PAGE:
,Rational' Theories of Voter Turnout: A Review

    POLITICAL STUDIES REVIEW, Issue 1 2006
    Benny Geys
    The paradox between an individual's decisions to head to the polls and the absence of strictly rational arguments for this action has intrigued , and troubled , many scholars. The present article surveys various theoretical contributions to resolve this paradox of (not) voting. We assess these approaches based on their ability to explain a number of ,stylised facts' with respect to voter turnout. The main conclusion is that straying away from the behavioural assumptions of the Downsian model provides more realistic models and leads to promising predictions as to the individual's decision to head to the polls. Incorporating the role of (social) groups and learning in particular can be regarded as important strides towards understanding the individual's decision to cast a vote. [source]


    Neighbors Matter: Causal Community Effects and Stock Market Participation

    THE JOURNAL OF FINANCE, Issue 3 2008
    JEFFREY R. BROWN
    ABSTRACT This paper establishes a causal relation between an individual's decision whether to own stocks and average stock market participation of the individual's community. We instrument for the average ownership of an individual's community with lagged average ownership of the states in which one's nonnative neighbors were born. Combining this instrumental variables approach with controls for individual and community fixed effects, a broad set of time-varying individual and community controls, and state-year effects rules out alternative explanations. To further establish that word-of-mouth communication drives this causal effect, we show that the results are stronger in more sociable communities. [source]


    ,Rational' Theories of Voter Turnout: A Review

    POLITICAL STUDIES REVIEW, Issue 1 2006
    Benny Geys
    The paradox between an individual's decisions to head to the polls and the absence of strictly rational arguments for this action has intrigued , and troubled , many scholars. The present article surveys various theoretical contributions to resolve this paradox of (not) voting. We assess these approaches based on their ability to explain a number of ,stylised facts' with respect to voter turnout. The main conclusion is that straying away from the behavioural assumptions of the Downsian model provides more realistic models and leads to promising predictions as to the individual's decision to head to the polls. Incorporating the role of (social) groups and learning in particular can be regarded as important strides towards understanding the individual's decision to cast a vote. [source]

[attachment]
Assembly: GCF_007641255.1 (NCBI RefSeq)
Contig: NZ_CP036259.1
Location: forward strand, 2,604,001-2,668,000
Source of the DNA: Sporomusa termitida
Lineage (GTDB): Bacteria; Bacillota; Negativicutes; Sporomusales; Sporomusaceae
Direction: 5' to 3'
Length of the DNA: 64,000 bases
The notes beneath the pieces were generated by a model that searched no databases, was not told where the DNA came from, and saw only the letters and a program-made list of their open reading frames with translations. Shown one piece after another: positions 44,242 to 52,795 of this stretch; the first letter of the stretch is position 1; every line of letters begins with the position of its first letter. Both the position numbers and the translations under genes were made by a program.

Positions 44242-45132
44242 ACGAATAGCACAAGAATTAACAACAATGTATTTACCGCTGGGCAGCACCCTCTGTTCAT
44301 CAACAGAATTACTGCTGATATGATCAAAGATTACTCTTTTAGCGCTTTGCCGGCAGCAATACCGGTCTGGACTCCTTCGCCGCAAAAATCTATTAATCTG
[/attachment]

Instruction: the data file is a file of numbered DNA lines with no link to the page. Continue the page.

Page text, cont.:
Drought, Domestic Budgeting and Wealth Distribution in Sahelian Households

    DEVELOPMENT AND CHANGE, Issue 5 2000
    Matthew Turner
    Over the past twenty-five years, Sahelian households have experienced recurrent harvest failure and greater reliance on remittances from migratory wage labour. Household subsistence has become less dependent on household grain stores and more on the liquidation of individual wealth stores. This study investigates how these broader changes have affected struggles between household members over obligations to support the household in the Zarmaganda region of western Niger. As the land-derived leverage of male patriarchs has declined and household dependence on individual wealth stores has increased, domestic budgeting has become more contested. Household heads make case-by-case moral claims on other household members during times of grain shortage. Women and subordinate males invoke Islamic law, which accords primary provisioning responsibility to the household head, to protect their individual wealth in times of grain deficit. This article investigates the nature of these budgetary struggles, showing how individuals' decisions to contribute individual wealth to support the household are best understood as highly situated, affected not only by the specific material conditions of the household but also the interplay of the moral, structural, and individualistic imperatives that derive from one's position within the household. Using reconstructed livestock wealth histories for the members of fifty-four households in western Niger, this study investigates the material consequences of these struggles. Male heads of corporate households, the historic managers of the household's land and agricultural labour, have lost wealth relative to their wives and married male subordinates since the drought of 1984. [source]


    Computational Models for the Combination of Advice and Individual Learning

    COGNITIVE SCIENCE - A MULTIDISCIPLINARY JOURNAL, Issue 2 2009
    Guido Biele
    Abstract Decision making often takes place in social environments where other actors influence individuals' decisions. The present article examines how advice affects individual learning. Five social learning models combining advice and individual learning-four based on reinforcement learning and one on Bayesian learning-and one individual learning model are tested against each other. In two experiments, some participants received good or bad advice prior to a repeated multioption choice task. Receivers of advice adhered to the advice, so that good advice improved performance. The social learning models described the observed learning processes better than the individual learning model. Of the models tested, the best social learning model assumes that outcomes from recommended options are more positively evaluated than outcomes from nonrecommended options. This model correctly predicted that receivers first adhere to advice, then explore other options, and finally return to the recommended option. The model also predicted accurately that good advice has a stronger impact on learning than bad advice. One-time advice can have a long-lasting influence on learning by changing the subjective evaluation of outcomes of recommended options. [source]